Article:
With some things happening up here in Canada for me, posting will probably be even lighter than normal for a while.
Outside of General Conference the only issue I have been thinking about is the whole polygamy issue that has brought up again at some of the major blogs. Thus, the focus on Joseph Smith the conference was nice. I wonder if we don't bring a lot of our societal morals to bear on the question. Difficulties arise when what we think is obvious and correct doesn't mesh with the way things were.
While there are many different ways people try and rationalize things, my way of thinking seems to lead me to the following: God is really only worried about sexual relationships when they are not between committed couples. Of course this may seem incongruent with the Church's strong focus on chastity. But perhaps, as section 132 outlines God's view towards David, Abraham and Moses is the key factor on the issue. Because of church emphasis on chastity as a way to protect the family and societal emphasis on monogamy to do the same, we tend to extrapolate a very conservative view of God. The intersection between the two ways of protecting the family makes rationalizing old church views on the issue problematic. However, perhaps this is because we are looking at the equivalent of policy rather than goals.
It is probably safe to say that revelation, modern, biblical and from the Book of Mormon, indicates that God is concerned about protecting the structure in which children are raised. What is less sure, is how this is accomplished. Perhaps this is an area where the vehicle is less important than the results. In effect, because sex is such a temporal issue, any laws tied to it are essentially temporal in nature. Thus, what ever works to ensure a sucessful family structure may be fine. Problems arise when a given method is followed in an ad-hoc fashion where inevitable problems are solved by individual desires rather than God centered goals. I think it is the culture of immediate satisfaction mentioned in conference that is the concern of chastity today. If monogamy is used to safeguard the family, this only makes sense. Things that detract from monogamous goals are wrong. If polygamy were to be used I am sure that the specific policies required to curtail its obvious limitations would be required. However, which one works may be more a function of culture than anything else. This seems to fit in with some views that have polygamy being used to create a distinct culture for the church, akin to the separation of the gentiles from jews as symbolized by circumcision.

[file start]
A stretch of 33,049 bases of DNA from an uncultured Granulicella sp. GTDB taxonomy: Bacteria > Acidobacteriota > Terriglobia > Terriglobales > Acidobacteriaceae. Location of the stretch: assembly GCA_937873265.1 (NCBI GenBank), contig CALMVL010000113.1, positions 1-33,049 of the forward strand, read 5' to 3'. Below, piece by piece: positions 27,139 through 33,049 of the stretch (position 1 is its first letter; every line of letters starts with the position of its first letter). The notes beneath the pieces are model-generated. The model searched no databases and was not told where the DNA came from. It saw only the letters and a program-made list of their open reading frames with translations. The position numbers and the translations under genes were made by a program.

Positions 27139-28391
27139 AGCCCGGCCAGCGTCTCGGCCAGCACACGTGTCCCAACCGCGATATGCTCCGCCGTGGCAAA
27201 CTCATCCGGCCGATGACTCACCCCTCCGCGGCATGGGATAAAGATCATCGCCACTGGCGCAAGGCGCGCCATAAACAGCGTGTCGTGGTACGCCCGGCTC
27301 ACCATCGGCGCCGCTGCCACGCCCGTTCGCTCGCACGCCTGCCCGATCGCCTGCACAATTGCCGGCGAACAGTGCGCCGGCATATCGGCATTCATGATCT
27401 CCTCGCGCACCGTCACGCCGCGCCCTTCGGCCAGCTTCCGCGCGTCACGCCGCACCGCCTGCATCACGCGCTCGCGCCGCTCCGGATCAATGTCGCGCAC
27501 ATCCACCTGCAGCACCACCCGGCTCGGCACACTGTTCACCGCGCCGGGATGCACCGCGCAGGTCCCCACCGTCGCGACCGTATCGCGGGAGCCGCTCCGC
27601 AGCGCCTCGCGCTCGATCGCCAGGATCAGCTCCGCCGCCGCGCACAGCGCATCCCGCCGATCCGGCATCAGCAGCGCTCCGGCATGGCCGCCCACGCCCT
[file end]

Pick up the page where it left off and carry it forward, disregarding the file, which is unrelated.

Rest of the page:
Of course, with my cultural background, I am more than happy to have polygamy remain a relic of the past. As people always mention, there is just no way it would work with the cultural memes of today. Perhaps a good lesson is to realize just how culturally subjective many of God's commandments are. One would think that the different perspectives arising from the Law of Moses, Book of Mormon etc. would help one realize that, outside of faith, repentance and baptism, there are relatively few things that don't arise as solutions to specifc problems of our cultural and societal heritage. Prophets are essential, because one law doesn't fit all. Fundamentalist notions that would have us change our culture to recreate a point time replica of a revelation heavy society may be missing the point. Because of the fallen nature of the world, all paths are corrupt. Thus the goal of the gospel isn't cultural mimickry, it is cultural problem solving. Pick a path and work through it. Picking and choosing things in the vein of today's social progressiveness is misleading. It ultimately attempts to stay one step ahead of natural consequences rather than standing to fight through them. So perhaps the fast pace and change of today's culture is the ultimate attack on revelation. Revelation becomes insignificant if the ground in which it should apply is constantly shifting. Detailed revelation will usually be antiquated if we feel we have changed from the conditions which spawned it.